The goal behind gerrymandering is to essentially draw the boundaries of legislative districts in a way that allows a party to win as many seats as possible because doing so will increase the chances of the party’s candidate winning a specific district. In other words, gerrymandering provides fertile grounds for stealth authoritarianism. While both parties have taken advantage of this method of tilting the political map in their favor, the maps that are the most rigged and tilted tend to be the ones controlled by the Republican party considering how well Republicans did in the 2010 midterm elections. In fact, according to a 2019 report made by the Center for American Progress, unfairly drawn congressional districts shifted, on average, 59 seats in the House of Representatives during the 2012, 2014, and 2016 elections.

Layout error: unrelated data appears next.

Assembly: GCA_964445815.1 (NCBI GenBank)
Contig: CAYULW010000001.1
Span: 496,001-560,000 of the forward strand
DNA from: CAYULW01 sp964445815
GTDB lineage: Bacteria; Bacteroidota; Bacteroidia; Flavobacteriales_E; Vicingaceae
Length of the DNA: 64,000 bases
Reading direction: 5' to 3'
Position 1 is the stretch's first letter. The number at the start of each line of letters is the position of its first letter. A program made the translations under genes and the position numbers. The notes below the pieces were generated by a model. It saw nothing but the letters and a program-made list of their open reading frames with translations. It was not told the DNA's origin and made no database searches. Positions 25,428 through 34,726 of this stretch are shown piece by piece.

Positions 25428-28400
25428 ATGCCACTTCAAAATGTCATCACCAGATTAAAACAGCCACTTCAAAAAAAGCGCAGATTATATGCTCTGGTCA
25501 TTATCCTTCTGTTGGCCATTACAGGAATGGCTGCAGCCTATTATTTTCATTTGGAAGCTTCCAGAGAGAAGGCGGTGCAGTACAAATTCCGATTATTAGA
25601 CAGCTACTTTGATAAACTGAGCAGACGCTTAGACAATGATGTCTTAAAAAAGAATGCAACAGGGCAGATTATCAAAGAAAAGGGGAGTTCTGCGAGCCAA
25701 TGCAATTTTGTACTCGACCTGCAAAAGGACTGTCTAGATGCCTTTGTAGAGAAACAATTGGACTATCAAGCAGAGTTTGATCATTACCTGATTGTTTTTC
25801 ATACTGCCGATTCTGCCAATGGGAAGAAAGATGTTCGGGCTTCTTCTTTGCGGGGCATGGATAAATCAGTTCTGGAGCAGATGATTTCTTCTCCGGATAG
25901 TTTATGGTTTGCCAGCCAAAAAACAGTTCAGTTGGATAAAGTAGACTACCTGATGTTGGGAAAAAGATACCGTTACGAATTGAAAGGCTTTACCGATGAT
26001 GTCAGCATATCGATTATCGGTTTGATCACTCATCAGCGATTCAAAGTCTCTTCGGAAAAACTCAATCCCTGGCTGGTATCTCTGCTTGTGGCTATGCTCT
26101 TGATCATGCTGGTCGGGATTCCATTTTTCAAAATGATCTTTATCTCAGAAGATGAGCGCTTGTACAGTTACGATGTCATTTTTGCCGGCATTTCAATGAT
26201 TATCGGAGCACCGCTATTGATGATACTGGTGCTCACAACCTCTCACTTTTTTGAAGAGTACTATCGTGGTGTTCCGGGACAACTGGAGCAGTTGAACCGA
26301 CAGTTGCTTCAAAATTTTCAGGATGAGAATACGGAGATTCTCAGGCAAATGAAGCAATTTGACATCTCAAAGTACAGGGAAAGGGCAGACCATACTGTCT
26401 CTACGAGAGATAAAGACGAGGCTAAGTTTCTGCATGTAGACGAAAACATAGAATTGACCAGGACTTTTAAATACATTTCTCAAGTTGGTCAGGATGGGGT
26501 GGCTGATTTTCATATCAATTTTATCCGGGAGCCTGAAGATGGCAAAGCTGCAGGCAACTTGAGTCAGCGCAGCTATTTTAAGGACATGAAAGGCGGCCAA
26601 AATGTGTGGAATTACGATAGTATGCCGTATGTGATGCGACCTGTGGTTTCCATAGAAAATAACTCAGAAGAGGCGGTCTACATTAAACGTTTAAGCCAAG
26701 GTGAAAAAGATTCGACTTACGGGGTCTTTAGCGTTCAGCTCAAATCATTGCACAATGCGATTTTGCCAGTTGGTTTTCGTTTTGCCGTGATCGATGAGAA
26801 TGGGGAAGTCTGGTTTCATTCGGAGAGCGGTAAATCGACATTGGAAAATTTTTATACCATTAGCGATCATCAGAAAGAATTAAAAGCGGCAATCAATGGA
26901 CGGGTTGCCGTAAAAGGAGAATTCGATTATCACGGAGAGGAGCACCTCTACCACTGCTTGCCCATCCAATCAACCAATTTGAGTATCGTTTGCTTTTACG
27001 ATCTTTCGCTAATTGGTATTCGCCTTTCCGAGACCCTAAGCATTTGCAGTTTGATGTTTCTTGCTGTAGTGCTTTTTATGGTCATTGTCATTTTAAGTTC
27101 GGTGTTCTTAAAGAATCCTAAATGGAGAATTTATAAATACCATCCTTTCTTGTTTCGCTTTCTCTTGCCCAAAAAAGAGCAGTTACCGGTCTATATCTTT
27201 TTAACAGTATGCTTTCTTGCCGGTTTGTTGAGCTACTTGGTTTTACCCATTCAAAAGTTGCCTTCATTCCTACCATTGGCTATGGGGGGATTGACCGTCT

This means that those 59 politicians won their elections not necessarily because they held a majority of support from the people in those states, but because the district lines were drawn in a way that favored the parties of those 59 politicians. This creates an unfair advantage for the party that drew these lines, and with both the Democratic and Republican party becoming even more politically divided than before, they will take advantage of gerrymandering even more if it means a potential win for either party. Free and fair elections are crucial aspects of democracies, and to allow a tactic like gerrymandering to continue existing, especially during the upcoming 2020 election, is both frightening and undemocratic.
Therefore, I believe that if the United States were to solve the issue of gerrymandering, then I propose that Congress pass a law that mandates all states to draw the boundaries of their legislative districts in a manner similar to that to how Iowa draws theirs. In 1980, the Iowa Legislature passed a law that initiated a nonpartisan redistricting process. According to this law, a nonpartisan staff of legislators is put in charge of drawing the legislative districts, and while doing so, no member of the staff can consider partisan factors or the effect on officeholders.